When Maram* showed up at her parents’ house, battered and bruised by her husband, her mother urged her to be less stubborn, more obedient – anything to avoid a divorce.
It was a nightmare within a nightmare.
Her country, Yemen, has been trapped in a grinding conflict for years. The crisis has left women and girls more vulnerable than ever. The prevalence of gender-based violence often increases in times of crisis, as protection mechanisms break down, support services falter and stresses on families mount. In Yemen, reports of gender-based violence increased 36 per cent between 2016 and 2017. And as communities grapple with economic collapse, some parents are even resorting to marrying their daughters off as child brides.
This was Maram’s fate. She was forced to marry at age 16. Her husband was abusive from the start, humiliating her by publicly calling her infertile, then refusing to allow her to see a gynaecologist.
“Then he changed, accusing me of taking birth control pills without his knowledge, insisting on it. A few months later, I was pregnant but he was not happy then, either. He seemed not to want to be a father,” she recalled.
Then he began to beat her.
“He would throw things at me, anything he found in front of him, for trivial reasons like I hadn’t salted his food enough or I woke him up or I spoke while he watched television,” she said.
Sexual and gender-based violence is widespread in emergency settings, yet protection from this form of violence remains severely underfunded, at less than 1 per cent of all funds channelled to humanitarian assistance.
Last week, the Governments of Norway, Iraq, Somalia, the United Arab Emirates, as well as UN OCHA, UNFPA, the International Committee of the Red Cross and other partners, held a ground-breaking collaboration calling for commitments and funding to end these abuses. The two-day conference brought together delegations from 90 countries, as well as top United Nations officials, Nobel Peace Price Laureate Dr. Denis Mukwege and many civil society representatives.
“UNFPA is on the frontlines, coordinating prevention and response efforts and, with our partners, providing life-saving sexual and reproductive health care and specialized services to survivors in countries affected by humanitarian crises,” UNFPA Executive Director, Dr. Natalia Kanem, said at the event. “Yet with rising needs outpacing current resources, more and longer-term funding, including for women’s organizations, is needed to build a more effective response.”
Twenty-one donors at the conference announced a total of $363 million to address sexual and gender-based violence, UN OCHA announced on Friday.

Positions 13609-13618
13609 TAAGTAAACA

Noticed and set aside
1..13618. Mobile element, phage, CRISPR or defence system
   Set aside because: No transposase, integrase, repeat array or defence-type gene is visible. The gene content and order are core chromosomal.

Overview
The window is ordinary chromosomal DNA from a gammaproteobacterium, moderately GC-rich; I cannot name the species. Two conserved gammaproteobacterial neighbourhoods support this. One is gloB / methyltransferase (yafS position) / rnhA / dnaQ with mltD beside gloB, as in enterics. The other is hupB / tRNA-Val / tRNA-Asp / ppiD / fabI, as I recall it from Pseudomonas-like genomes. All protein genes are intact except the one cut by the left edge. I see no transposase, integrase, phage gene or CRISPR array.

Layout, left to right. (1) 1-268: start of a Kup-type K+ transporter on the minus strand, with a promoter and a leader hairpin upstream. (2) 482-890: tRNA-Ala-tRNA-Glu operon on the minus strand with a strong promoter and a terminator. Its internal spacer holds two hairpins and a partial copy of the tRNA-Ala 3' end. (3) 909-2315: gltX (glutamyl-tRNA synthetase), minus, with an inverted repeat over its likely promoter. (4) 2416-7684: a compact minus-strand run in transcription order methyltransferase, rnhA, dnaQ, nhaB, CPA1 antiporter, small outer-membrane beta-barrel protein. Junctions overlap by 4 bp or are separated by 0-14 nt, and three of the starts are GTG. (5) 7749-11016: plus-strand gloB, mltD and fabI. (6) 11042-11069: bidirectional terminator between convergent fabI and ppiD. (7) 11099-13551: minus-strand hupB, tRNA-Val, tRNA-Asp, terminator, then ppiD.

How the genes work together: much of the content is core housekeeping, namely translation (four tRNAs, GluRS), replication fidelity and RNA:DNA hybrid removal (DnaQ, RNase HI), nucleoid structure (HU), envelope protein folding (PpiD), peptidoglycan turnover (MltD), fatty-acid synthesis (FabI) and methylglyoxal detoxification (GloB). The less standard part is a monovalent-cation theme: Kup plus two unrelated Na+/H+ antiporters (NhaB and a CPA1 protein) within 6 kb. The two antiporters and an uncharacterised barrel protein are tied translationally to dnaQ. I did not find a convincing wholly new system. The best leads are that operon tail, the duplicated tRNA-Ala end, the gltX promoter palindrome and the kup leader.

Hundreds of commitments were also made relating to strengthening standards and legal frameworks, operational support, and services for vulnerable persons and survivors of violence.
Maram benefited from the kinds of services that will be strengthened and expanded through these commitments.
Her marriage reached a breaking point after four years, when her grandmother gave her a piece of paper containing a mysterious prayer. She thought Maram and her husband were cursed, and believed the prayer would protect Maram. But her husband found it and accused Maram of witchcraft.
After she returned home from delivering their second baby, he demanded her parents take her away.
He kept their children.
Maram lost all hope until she learned about a hotline operated by the Family Counselling and Development Foundation, a UNFPA partner. She called the hotline, and counsellors helped her receive psychosocial services, as well as legal services. With this help, she was able to regain custody of her children and receive alimony.
UNFPA is in the process of scaling up services for survivors of gender-based violence, including through the Family Counselling and Development Foundation. Last year, two new centres opened up, providing mental health support to more than 7,000 survivors of gender-based violence, and to more than 9,000 other cases. More than 13,000 cases were handled through the nation-wide, toll-free hotline. UNFPA’s protection services for women in Yemen are supported by Canada, the European Union, Kuwait, the Netherlands, Saudi Arabia, Sweden, Switzerland and the United Arab Emirates.
As for Maram, she says that regaining custody of her children has been a turning point. When her divorce was finalized, she was not devastated, as she had feared. Instead, she celebrated.
She went on to complete her high school studies, and has enrolled in university.
*Name changed for protection reasons